Ripening pears picked from the tree is a tricky business and one I’m still trying to master. Often they go wrinkly without ripening into slippery, honeyed perfection, so as I can’t bear waste I often end up poaching them instead. The advantage of this is that they soften and sweeten in the syrup of your choice and if you have too many you can bottle them to eat over the winter.
I’ve cooked them before with red wine and spices but as I had a lot of syrup left over from using candied ginger in my chutney recipe, I thought I’d go a bit medieval, mix the syrup with saffron and white wine and serve the results with an orange posset. Although in the 15th century possets were a warming drink, they’ve evolved over the centuries into a set cream, which is what I’ve gone with here. They will need at least three and up to 24 hours to set, so you can make them in advance if you prefer, along with the poached pears.
And as most people won’t have nearly half a pint of ginger syrup hanging around their kitchen, I’ve given a recipe for anyone who wants to start from scratch. Cooking times depend on the ripeness and variety of pear you’re using. I’ve given a guide time but keep checking and remember they’ll carry on cooking as the syrup cools.
Saffron and Ginger Pears with Orange Posset
Ingredients for the pears:
6-8 firm and almost ripe pears
1 bottle white wine
25 ml water
100g granulated sugar
1 or 2 tbsp clear honey, to taste
About 100g fresh root ginger (weight before peeling), chopped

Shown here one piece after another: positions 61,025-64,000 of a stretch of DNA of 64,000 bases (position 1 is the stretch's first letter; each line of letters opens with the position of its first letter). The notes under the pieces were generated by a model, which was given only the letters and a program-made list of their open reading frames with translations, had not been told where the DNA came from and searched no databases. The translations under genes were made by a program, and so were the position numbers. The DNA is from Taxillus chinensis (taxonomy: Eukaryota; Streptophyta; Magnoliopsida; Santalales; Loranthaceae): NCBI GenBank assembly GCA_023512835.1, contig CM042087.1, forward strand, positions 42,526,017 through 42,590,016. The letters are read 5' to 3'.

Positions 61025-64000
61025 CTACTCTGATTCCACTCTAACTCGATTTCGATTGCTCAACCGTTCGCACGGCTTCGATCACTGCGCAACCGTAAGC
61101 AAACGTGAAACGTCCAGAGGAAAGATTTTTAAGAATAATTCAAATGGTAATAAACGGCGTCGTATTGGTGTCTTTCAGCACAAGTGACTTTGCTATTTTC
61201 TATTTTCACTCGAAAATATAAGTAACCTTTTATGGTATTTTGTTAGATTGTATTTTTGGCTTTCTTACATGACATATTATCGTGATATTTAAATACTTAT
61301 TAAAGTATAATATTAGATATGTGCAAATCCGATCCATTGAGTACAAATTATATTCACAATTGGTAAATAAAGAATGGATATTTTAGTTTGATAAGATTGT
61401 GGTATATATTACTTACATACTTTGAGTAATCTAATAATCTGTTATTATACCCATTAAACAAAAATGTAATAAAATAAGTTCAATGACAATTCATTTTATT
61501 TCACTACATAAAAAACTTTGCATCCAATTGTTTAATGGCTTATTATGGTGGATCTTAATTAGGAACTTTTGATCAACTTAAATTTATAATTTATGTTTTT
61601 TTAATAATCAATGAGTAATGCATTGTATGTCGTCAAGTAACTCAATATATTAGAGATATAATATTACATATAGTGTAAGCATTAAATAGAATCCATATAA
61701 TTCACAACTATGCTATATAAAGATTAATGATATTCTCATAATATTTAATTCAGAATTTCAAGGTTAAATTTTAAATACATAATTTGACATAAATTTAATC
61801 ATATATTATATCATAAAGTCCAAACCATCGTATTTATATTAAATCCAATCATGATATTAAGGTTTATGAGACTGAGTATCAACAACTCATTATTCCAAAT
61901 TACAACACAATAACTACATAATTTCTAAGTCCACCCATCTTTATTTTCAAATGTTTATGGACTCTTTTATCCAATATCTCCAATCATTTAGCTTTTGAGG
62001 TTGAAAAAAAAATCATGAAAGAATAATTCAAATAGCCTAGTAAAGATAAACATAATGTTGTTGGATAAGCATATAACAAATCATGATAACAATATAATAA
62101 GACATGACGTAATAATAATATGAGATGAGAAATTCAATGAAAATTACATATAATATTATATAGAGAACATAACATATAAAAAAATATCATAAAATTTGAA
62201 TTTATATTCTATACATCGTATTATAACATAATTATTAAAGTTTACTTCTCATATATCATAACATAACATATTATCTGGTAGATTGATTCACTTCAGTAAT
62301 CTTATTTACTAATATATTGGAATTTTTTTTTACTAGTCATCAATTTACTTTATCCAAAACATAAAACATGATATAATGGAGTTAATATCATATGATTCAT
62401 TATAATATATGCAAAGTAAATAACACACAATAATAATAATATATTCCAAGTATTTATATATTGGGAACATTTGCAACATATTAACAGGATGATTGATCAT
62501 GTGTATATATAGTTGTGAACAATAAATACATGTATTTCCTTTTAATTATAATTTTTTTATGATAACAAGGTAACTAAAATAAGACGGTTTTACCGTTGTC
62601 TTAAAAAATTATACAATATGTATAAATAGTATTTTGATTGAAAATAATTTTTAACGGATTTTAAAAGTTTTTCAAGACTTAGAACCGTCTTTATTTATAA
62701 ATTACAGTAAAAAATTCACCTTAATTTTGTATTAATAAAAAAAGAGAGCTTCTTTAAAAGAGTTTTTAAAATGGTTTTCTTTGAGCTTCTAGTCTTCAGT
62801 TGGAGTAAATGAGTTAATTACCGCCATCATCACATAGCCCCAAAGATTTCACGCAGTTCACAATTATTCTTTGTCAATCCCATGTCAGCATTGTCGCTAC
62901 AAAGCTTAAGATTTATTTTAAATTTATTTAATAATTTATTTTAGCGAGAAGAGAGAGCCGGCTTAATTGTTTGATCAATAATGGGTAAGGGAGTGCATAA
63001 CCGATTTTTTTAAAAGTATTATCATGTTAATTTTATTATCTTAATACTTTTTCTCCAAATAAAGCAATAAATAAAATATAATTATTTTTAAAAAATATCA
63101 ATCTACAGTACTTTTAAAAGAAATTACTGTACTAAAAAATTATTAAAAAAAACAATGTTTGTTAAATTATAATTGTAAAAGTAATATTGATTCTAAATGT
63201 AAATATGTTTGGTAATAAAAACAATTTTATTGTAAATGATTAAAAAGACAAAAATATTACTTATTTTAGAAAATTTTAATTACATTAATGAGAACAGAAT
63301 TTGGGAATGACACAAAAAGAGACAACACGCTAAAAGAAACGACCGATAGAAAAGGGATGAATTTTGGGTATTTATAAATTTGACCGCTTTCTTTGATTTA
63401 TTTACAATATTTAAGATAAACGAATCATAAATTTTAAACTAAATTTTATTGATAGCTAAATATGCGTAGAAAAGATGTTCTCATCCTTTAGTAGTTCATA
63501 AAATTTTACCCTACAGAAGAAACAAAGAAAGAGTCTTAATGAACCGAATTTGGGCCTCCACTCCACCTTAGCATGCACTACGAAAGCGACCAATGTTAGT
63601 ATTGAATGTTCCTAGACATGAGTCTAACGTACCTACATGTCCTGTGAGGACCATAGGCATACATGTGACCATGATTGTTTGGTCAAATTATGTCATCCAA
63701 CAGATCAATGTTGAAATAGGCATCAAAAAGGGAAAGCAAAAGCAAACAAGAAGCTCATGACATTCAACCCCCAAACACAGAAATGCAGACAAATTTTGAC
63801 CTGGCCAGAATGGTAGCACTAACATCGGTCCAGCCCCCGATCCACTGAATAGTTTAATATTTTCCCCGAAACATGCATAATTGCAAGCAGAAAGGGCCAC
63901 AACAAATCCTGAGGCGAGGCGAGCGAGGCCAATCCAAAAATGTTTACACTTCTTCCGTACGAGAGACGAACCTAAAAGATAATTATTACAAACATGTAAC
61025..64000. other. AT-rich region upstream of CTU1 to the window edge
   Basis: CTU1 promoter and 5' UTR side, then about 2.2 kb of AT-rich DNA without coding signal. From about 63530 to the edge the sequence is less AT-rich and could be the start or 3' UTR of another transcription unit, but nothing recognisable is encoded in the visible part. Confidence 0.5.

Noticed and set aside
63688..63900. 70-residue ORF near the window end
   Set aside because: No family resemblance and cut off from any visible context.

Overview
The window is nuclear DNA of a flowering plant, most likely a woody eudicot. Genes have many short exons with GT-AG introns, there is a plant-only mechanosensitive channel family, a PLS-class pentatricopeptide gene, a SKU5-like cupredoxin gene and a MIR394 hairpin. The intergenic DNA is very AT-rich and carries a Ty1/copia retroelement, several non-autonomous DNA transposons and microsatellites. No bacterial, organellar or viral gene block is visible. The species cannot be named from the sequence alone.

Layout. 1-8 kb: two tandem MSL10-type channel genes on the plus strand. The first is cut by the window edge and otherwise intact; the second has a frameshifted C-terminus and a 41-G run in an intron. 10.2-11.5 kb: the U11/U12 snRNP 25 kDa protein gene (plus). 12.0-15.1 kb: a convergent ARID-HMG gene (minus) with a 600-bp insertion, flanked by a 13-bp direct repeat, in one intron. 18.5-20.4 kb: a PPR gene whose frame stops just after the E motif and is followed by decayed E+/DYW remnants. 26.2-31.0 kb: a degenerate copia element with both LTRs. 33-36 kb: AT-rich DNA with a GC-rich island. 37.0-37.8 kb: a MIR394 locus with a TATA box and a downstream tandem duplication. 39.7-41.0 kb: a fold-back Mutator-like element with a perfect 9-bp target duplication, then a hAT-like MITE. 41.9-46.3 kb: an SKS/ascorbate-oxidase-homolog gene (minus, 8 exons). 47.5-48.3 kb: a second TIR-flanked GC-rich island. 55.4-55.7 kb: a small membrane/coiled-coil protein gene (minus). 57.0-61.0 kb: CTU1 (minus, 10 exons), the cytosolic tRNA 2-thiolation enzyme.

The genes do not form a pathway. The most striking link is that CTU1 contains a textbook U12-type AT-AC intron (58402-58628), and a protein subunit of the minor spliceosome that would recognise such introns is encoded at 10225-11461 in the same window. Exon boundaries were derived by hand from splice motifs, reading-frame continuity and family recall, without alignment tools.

1 or 2 pinches of saffron, depending on strength
The juice of 1/2 lemon
Ingredients for the posset:
1 orange, zested and juiced
70g caster sugar
1 tspn orange liqueur (optional)
425 ml double cream
To garnish: extra zest and/or a little Seville orange marmalade
Make the posset first as it takes time to set (see above). Scrub the orange under warm water to remove any wax coating. Zest and juice the orange – you’ll need about 100ml of juice – and place with the sugar in a small pan. Heat until the sugar has dissolved, add the liqueur if using, and keep warm.
In another pan bring the cream to boiling point over a gentle heat and pour it, whisking gently as you go, into the orange juice. The acid in the juice will cause the cream to start setting. You can strain it through a sieve at this point if you like but I like seeing the flecks of orange zest. Pour into small glasses or ramekins, allow to cool, then refrigerate to set completely – preferably overnight. Don’t garnish them until just before you serve.
Now make the syrup. In a pan big enough to hold all the pears, pour in the wine and add the syrup ingredients. Stir until the sugar has dissolved. Bring to a fast simmer then turn the heat down and cook gently, partly covered by a lid, for 20-30 minutes or until the ginger flavour has permeated the syrup. It’s a matter of personal taste but I don’t think the ginger should be strong enough to overpower the pears, just to give them a gentle glow. Strain and keep warm.
Peel, halve and core the pears (try to retain the stalks) and drop them straight into the hot syrup as you go, so they don’t turn brown. When they’re all done, scrunch up some greaseproof paper and place it on top of the pears to stop them floating.
Put on a tilted lid, bring to a simmer and cook gently until the pears have softened, but stop before they go limp and soggy. Last year, mine took about 30 minutes, this year only 10. Remove from the heat, cover, and allow to cool completely before refrigerating.
About 10 minutes before you want to eat, remove the pears from the fridge. Garnish the possets with a little grated orange zest or a smidgin of Seville orange marmalade. If you want something crunchy to dip into the possets, you might like to try shortbreads or these finger biscuits (replacing lemon zest with orange zest).
A veritable autumn treat and how lovely to look at – sounds absolutely wonderful. Nicole xx
Thanks Nicole. It was PDG if I say so myself. I’m going to make more and bottle them for eating over the winter.